PhD Topic: The effectiveness of anti-poverty programmes. A comparative study.
At a time of recession, bringing the unemployed back to work is central to policymaking. Meanwhile the resources to do this task are diminishing. This project's aim is to examine how organizations charged with this task respond in a context of reduced resources and increased uncertainty. What structures work best? Does the joining up of services help? What lessons are there for the UK from other countries?
This study is funded mainly by the Economic and Social Research Council’s CASE scheme, with match funding from LP (and another partner). The purpose of the CASE scheme is to build research capacity by training PhD-level researchers to conduct rigorous research in close collaboration with those outside of the university who can then use the research. This collaboration with Learning Partnerships extends CERIC’s research on public service provision into the local community.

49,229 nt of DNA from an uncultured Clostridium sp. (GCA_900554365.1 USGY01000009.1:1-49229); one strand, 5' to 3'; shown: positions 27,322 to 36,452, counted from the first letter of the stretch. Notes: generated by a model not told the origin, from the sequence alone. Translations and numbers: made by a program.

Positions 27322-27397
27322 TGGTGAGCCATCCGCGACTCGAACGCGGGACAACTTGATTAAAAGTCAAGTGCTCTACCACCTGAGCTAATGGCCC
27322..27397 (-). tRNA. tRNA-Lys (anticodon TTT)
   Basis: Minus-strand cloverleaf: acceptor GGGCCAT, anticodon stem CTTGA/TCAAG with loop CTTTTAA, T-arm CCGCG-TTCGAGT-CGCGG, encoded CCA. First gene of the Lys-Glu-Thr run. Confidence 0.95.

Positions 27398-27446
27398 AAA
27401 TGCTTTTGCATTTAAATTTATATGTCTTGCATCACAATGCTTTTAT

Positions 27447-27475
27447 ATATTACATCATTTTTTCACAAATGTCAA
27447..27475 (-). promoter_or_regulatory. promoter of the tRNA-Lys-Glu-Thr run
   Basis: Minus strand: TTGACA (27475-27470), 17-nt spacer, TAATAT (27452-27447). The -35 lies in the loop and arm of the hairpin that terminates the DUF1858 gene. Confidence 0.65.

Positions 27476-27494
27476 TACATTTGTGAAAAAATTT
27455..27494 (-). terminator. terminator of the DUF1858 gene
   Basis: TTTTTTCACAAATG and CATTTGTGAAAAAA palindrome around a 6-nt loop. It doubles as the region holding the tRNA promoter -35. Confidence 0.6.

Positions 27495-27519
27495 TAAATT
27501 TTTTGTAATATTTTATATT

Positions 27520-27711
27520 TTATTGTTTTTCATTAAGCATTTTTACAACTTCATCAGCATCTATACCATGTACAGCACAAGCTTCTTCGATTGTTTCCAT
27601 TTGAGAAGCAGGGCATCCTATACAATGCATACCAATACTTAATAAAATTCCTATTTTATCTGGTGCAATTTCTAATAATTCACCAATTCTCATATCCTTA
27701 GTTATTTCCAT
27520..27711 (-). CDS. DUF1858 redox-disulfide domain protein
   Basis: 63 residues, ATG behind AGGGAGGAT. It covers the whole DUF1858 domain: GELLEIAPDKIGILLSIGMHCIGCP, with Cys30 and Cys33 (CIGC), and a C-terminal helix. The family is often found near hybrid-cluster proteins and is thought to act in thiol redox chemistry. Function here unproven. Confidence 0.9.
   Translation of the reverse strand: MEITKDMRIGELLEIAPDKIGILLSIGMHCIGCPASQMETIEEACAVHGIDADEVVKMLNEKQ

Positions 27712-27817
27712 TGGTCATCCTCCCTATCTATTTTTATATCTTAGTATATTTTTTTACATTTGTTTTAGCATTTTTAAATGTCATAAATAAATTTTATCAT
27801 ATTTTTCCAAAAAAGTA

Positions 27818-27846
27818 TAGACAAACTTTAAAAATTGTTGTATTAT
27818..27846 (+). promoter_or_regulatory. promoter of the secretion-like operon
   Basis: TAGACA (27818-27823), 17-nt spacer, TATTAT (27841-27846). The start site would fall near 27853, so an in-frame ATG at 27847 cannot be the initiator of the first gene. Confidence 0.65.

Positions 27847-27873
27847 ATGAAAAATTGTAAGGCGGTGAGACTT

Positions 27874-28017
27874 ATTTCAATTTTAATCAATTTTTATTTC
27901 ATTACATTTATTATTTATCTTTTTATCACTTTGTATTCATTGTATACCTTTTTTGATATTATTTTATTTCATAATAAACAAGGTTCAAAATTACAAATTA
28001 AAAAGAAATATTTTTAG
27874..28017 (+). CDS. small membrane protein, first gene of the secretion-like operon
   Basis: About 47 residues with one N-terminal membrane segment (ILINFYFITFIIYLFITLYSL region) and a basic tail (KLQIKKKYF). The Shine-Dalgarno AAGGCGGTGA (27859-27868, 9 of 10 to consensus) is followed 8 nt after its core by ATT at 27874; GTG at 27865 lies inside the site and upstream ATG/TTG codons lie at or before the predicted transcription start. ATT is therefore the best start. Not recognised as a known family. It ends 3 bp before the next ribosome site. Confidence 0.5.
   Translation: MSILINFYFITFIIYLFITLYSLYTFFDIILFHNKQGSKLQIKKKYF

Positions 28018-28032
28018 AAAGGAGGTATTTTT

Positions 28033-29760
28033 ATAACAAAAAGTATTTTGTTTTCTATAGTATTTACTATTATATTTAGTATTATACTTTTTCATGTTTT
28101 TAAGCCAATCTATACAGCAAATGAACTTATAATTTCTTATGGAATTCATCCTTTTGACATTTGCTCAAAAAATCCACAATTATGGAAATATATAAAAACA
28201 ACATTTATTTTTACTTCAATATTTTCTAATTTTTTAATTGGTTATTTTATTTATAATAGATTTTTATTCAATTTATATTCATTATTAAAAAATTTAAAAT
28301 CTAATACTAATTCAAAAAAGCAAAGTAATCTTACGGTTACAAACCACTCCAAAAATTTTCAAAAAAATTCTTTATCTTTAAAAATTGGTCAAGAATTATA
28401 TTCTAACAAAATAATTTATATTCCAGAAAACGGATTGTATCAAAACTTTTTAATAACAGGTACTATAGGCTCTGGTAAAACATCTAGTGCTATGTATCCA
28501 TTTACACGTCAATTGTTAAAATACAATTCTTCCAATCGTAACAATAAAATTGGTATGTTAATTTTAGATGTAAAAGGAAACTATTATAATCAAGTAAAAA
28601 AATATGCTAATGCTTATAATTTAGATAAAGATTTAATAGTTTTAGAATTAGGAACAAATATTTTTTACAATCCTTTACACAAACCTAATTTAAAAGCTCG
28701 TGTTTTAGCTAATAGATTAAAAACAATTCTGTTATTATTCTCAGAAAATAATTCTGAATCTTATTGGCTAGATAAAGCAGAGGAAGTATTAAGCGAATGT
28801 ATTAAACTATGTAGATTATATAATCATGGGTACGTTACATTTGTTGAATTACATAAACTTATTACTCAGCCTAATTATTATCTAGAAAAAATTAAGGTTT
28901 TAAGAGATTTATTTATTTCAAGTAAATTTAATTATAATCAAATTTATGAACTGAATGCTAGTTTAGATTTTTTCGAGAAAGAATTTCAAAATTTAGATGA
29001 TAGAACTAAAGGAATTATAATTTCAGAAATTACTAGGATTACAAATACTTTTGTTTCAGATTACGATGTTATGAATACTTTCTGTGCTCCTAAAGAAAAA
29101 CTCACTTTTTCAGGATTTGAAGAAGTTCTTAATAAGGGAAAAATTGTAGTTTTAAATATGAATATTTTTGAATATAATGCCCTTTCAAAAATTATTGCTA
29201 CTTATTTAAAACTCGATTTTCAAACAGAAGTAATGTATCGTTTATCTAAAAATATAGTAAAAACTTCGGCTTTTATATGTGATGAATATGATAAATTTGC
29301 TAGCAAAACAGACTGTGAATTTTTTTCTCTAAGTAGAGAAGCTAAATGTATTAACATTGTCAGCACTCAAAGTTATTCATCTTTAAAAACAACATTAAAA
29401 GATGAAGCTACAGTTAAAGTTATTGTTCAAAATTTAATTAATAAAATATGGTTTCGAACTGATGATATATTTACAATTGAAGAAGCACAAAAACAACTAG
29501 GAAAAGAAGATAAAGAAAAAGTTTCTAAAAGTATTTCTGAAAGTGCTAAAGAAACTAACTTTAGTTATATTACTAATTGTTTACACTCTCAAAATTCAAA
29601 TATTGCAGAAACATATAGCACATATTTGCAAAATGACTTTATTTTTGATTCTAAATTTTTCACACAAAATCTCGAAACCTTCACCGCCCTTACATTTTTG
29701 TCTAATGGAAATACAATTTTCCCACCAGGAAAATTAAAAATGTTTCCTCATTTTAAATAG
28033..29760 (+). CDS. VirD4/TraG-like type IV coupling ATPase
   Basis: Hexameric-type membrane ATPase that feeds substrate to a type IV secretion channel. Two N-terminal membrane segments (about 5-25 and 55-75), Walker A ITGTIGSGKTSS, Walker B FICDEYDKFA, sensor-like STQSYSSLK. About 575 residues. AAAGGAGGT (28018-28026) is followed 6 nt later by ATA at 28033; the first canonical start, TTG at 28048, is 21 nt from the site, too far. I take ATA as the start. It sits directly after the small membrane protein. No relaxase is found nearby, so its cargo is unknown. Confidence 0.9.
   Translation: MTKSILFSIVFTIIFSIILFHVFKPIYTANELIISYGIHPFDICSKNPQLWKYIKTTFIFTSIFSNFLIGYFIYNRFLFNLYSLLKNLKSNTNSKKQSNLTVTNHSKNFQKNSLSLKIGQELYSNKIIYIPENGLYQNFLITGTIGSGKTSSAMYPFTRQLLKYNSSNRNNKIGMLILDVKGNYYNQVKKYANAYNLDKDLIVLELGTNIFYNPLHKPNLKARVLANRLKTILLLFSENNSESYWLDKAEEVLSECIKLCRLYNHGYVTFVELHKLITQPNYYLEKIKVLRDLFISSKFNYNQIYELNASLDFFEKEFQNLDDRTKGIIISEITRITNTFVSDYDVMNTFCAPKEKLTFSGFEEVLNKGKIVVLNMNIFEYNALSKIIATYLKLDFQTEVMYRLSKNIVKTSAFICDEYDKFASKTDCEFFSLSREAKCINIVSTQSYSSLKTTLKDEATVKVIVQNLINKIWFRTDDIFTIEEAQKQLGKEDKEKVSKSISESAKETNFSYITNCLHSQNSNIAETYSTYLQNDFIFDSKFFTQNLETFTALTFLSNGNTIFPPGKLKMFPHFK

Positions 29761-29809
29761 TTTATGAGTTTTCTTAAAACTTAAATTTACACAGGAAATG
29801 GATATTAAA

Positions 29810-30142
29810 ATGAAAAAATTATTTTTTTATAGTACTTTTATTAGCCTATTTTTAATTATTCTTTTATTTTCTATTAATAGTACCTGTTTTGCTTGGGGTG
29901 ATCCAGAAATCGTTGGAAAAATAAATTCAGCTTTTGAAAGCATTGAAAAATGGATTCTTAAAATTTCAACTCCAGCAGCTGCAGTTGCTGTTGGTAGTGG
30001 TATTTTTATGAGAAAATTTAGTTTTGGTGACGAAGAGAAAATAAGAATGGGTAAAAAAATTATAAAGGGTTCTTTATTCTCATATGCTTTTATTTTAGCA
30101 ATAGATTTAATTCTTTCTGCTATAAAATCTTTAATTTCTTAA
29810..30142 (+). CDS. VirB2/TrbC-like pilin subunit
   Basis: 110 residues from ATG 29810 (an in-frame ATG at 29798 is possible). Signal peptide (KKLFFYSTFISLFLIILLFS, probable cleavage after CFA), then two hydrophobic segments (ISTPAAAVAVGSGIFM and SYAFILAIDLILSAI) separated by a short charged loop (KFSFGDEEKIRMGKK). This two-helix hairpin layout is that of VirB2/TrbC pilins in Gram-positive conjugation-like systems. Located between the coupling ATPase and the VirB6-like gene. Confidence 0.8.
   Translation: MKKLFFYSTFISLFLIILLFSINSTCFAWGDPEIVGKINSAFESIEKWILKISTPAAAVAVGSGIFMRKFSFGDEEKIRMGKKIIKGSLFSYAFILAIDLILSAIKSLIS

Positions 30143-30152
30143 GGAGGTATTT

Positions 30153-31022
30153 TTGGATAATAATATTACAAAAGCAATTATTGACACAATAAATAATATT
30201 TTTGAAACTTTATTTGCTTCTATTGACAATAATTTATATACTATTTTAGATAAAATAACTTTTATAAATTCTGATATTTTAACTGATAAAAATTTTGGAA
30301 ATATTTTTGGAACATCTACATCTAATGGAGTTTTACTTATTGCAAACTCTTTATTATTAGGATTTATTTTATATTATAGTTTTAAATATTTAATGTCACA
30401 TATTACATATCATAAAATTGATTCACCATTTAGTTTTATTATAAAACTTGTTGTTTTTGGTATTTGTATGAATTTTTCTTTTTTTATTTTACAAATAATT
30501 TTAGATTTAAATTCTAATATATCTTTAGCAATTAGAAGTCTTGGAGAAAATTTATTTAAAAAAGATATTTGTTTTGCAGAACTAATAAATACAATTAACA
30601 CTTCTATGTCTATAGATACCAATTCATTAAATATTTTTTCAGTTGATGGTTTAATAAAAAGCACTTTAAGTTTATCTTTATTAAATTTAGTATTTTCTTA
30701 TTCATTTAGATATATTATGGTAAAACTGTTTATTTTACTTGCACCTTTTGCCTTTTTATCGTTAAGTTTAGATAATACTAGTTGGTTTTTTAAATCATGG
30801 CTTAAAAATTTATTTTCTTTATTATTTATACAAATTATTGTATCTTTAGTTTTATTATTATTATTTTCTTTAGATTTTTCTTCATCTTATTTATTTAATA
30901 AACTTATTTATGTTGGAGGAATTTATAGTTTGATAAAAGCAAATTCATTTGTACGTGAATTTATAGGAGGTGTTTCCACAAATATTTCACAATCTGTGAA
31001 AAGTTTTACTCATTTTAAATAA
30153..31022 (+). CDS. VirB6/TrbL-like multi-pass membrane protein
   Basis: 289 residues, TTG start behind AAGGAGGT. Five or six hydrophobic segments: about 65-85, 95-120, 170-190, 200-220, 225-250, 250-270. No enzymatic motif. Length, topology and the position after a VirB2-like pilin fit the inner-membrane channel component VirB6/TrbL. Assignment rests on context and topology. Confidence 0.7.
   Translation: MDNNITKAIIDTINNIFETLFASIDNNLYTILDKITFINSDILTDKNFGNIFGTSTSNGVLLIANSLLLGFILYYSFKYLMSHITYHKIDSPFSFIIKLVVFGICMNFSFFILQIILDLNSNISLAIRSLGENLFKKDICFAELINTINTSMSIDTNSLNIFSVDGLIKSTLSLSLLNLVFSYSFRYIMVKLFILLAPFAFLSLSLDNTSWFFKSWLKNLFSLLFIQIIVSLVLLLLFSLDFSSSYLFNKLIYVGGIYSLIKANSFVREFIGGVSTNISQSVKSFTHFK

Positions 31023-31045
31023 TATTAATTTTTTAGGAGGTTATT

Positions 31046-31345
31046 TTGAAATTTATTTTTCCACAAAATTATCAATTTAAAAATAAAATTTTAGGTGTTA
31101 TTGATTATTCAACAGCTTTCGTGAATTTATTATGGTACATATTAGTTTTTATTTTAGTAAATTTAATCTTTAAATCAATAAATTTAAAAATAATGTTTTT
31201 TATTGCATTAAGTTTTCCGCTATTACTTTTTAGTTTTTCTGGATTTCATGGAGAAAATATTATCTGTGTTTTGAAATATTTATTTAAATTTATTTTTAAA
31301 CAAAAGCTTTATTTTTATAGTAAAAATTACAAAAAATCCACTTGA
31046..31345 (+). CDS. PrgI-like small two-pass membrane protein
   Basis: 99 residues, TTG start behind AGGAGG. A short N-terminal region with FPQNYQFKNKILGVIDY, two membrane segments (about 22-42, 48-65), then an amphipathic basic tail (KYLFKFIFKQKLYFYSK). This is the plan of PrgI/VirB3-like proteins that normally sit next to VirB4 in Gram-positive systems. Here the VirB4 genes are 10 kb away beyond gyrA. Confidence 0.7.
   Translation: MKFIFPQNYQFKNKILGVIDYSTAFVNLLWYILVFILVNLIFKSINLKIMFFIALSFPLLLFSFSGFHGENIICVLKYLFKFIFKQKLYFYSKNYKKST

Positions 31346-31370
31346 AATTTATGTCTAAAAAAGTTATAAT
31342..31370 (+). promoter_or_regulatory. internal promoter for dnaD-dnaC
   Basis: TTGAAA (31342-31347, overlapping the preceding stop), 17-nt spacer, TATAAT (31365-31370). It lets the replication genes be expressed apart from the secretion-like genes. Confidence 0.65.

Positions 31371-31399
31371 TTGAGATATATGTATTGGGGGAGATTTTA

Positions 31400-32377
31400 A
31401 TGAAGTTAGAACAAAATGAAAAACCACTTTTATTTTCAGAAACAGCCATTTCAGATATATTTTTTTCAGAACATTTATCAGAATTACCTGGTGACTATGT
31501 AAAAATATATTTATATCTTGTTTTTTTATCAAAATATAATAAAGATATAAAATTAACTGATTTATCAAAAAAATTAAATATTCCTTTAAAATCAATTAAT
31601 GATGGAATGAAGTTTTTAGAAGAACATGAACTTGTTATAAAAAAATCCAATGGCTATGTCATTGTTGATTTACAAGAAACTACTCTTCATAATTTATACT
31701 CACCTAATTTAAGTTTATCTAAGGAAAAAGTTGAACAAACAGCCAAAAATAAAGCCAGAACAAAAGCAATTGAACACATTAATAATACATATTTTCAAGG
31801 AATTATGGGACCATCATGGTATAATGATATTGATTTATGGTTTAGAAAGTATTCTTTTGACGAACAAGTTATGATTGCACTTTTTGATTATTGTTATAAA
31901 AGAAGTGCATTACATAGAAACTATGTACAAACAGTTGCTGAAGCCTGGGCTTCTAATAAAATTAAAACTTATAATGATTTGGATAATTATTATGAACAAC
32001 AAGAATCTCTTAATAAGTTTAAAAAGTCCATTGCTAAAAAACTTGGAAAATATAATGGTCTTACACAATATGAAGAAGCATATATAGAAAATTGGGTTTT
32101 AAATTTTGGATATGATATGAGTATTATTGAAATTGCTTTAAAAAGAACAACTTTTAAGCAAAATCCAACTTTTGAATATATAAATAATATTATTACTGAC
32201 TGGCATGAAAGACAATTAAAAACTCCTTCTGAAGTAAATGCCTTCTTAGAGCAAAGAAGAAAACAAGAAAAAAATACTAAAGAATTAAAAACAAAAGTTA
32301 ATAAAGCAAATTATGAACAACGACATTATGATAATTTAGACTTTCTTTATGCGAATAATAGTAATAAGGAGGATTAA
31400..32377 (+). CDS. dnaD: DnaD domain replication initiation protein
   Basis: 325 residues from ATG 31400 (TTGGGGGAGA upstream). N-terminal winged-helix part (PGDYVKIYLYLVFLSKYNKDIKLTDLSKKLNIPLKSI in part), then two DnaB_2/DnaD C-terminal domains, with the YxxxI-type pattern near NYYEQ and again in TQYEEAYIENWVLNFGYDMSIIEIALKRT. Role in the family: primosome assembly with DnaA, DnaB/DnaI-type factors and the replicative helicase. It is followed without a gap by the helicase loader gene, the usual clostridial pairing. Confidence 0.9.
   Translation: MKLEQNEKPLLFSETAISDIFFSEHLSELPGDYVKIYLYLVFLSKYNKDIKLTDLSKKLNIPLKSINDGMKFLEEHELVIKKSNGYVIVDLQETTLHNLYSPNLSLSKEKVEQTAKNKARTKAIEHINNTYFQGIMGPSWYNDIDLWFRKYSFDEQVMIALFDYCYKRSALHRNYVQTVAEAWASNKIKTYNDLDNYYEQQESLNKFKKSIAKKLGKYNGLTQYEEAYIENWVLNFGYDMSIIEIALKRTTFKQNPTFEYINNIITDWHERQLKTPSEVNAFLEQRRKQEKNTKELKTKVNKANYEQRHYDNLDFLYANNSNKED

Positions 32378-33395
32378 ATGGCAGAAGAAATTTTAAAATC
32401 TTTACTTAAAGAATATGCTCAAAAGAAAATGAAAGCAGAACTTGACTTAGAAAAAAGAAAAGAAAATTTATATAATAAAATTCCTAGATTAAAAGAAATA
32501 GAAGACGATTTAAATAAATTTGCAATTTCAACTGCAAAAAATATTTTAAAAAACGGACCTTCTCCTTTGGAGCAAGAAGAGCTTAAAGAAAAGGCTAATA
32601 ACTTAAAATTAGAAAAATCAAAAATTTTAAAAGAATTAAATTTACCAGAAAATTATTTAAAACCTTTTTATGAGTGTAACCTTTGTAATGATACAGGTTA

John is examining neighbourhood-based anti-poverty programmes in Leeds and a comparable city. The programmes under scrutiny are delivered by local networks of organizations that provide advice, training, and job placement, usually by bringing their clients into (or closer to) paid work. Provision in most cities is organized as a mixed market, including the public, private, and voluntary sectors, with different approaches and funding streams. He is based at Learning Partnerships and conducting ethnographic research on the front line of provision.